This April I attended a floral painting workshop with Carlo Russo. The weather was pretty cold and miserable for April in Virginia, but the attendees were warm and friendly and the flowers were gorgeous. The class was held in Deb Keirce's home which she transforms into a workshop studio space for 8 - 10 artists. Deb hosts well-known, master artists' workshops throughout the year. I was drawn to Carlo Russo's class because his paintings are so beautiful.

For Carlo's demo he painted ranunculus which are pretty complex with their tightly layered petals. His process is to start with a loose wash to establish the composition.

painting demo by Carlo Russo
For four days we enjoyed a morning demo, hours of painting and constant discussion about all aspects of art.
Below is my set up and progress shots from the workshop. Carlo's wash was tidier, but mine still provided the "road map" needed to establish my composition. I had brought a silver creamer knowing I would paint blooms before they wilted and could finish the container at home, which I did.
 floral painting, work in progress, oil study

Here's the final Rosy Nosegay -
Rosy Nosegay ©2017 Dorothy Lorenze
Flowers are sweet and tender - and tough to paint! The petals are translucent and delicate and, of course, they wilt. To gain a more practiced eye navigating these overlapping forms, I've been doing floral paintings since the workshop. These and a few others will be available at Who's Cooking in Croton Falls this month. To celebrate Spring ...if it ever gets here.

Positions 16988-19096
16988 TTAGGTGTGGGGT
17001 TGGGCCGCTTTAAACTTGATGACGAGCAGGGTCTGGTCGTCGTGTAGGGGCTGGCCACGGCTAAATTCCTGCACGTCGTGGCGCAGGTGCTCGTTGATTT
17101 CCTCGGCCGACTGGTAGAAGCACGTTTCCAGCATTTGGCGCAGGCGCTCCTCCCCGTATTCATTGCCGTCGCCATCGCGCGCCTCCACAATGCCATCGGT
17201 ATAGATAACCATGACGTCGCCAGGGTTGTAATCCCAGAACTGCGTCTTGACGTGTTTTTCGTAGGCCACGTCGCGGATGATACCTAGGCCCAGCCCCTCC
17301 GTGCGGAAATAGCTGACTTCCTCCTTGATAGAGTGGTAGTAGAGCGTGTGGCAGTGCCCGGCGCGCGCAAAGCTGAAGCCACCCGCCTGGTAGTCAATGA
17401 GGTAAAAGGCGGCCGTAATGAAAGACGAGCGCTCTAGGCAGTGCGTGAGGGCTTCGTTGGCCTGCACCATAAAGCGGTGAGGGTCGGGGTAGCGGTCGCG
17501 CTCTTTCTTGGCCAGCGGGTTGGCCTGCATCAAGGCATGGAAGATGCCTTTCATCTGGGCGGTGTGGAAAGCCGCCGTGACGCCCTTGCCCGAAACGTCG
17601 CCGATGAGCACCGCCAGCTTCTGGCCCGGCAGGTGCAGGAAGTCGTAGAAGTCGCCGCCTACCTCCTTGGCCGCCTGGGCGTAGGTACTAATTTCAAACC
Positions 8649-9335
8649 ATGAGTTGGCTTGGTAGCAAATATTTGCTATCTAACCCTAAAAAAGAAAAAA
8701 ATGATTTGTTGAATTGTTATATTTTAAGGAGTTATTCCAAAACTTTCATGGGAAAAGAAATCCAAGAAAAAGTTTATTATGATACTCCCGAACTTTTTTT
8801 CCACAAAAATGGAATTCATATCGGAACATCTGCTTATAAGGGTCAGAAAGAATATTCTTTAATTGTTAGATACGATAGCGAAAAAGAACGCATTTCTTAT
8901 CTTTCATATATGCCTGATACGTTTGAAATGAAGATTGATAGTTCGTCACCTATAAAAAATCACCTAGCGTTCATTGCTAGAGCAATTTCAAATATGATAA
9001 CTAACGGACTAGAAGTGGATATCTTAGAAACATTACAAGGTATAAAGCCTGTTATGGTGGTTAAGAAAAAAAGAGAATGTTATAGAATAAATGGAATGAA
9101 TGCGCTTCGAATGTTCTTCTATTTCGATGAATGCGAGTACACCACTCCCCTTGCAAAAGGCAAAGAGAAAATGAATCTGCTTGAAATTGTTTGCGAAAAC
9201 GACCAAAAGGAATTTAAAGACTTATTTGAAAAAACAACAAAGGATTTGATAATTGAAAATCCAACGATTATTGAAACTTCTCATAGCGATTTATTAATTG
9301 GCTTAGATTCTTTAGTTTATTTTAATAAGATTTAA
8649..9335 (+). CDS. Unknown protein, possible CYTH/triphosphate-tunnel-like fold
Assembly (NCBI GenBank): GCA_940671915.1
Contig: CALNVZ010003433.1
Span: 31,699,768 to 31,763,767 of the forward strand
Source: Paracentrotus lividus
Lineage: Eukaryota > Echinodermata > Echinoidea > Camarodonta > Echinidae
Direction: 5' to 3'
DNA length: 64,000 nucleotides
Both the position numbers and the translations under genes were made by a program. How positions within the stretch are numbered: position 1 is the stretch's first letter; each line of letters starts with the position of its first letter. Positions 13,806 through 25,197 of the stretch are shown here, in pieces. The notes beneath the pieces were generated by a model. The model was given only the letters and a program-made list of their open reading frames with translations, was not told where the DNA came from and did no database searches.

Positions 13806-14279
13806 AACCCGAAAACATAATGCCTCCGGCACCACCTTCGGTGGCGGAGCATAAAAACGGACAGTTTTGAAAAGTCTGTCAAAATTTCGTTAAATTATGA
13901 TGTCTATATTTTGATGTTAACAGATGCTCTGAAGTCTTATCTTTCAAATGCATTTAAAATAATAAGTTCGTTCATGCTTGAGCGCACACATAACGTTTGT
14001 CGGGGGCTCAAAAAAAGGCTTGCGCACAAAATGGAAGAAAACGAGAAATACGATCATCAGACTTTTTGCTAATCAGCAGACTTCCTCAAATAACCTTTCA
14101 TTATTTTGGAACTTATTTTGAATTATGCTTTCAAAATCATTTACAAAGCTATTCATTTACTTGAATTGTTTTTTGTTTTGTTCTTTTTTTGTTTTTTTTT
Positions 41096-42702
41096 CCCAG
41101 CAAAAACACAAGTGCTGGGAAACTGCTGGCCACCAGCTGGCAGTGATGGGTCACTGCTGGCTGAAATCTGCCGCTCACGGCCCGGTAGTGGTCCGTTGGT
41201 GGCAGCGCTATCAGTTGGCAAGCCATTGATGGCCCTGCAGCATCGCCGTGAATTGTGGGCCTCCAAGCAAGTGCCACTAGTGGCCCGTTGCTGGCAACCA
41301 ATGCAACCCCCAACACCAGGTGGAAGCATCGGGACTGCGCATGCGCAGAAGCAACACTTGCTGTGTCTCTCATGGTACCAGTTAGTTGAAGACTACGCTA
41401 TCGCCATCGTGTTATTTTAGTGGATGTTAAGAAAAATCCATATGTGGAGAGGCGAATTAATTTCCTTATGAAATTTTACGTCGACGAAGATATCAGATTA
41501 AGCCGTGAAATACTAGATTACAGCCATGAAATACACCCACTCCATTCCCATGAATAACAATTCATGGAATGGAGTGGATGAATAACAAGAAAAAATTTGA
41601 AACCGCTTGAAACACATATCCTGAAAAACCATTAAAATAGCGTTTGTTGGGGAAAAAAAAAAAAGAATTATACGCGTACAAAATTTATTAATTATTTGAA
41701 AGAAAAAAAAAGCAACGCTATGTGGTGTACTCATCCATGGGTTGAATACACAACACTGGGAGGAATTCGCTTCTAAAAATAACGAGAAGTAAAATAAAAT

In other Spring news, I'm pleased to say that my painting Téte à Téte à Tootsies was awarded fourth place in American Women Artists 2017 Online juried exhibit.
oil painting, antique shoes, hat pins
©2017 Dorothy Lorenze

It was especially gratifying because the body of work for this show is so impressive! I am truly honored to be among such a fine group of artists. Also so thankful for the generous prize package from Gamblin Oils, Blick Art Supplies, Jack Richardson and AWA - Christmas in April! Here is a link to the award winners.

Trying new things

I truly believe that personal growth requires trying new things and getting outside of your comfort zone (except for sky diving, mountain climbing, roller coasters... high stuff: gotta draw the line). Workshops can feel like a daunting venture if the subject or technique is unfamiliar. It's so worth it. Spending several days with a group of folks focused only on art is an enriching immersion experience. And such a gift to oneself. Just to make sure "I'm worth it" I keep working at it when I get home. Floral paintings - I'm starting to feel more comfortable with them.

Locally, Todd Casey has a workshop coming up in Somers, May 20 & 21. Todd is a master at painting and teaching. He always has so much information to share. If you are interested, details are  here. Check in with him soon because space is limited.
This is an example of Todd's classical process.
©2017 Todd M. Casey

For my next new art adventure... I will be spending the month of June as Artist in Residence at Weir Farm in Wilton, CT.

Just me and my paint brushes. 

My plan is to work on interior scenes from Weir Farm. This National Park and historic site was the home of American Impressionist Julian Alden Weir and it's the only National Park dedicated to American painting. Imagine that! I'm used to painting nearly every day, but this will be truly focused time. Kind of a solitary, private workshop. I promise you'll be hearing more about it come June.

Meanwhile, enjoy the weather and go do something that enriches your soul ...or tickles your fancy.

Thanks for joining me on my art journey.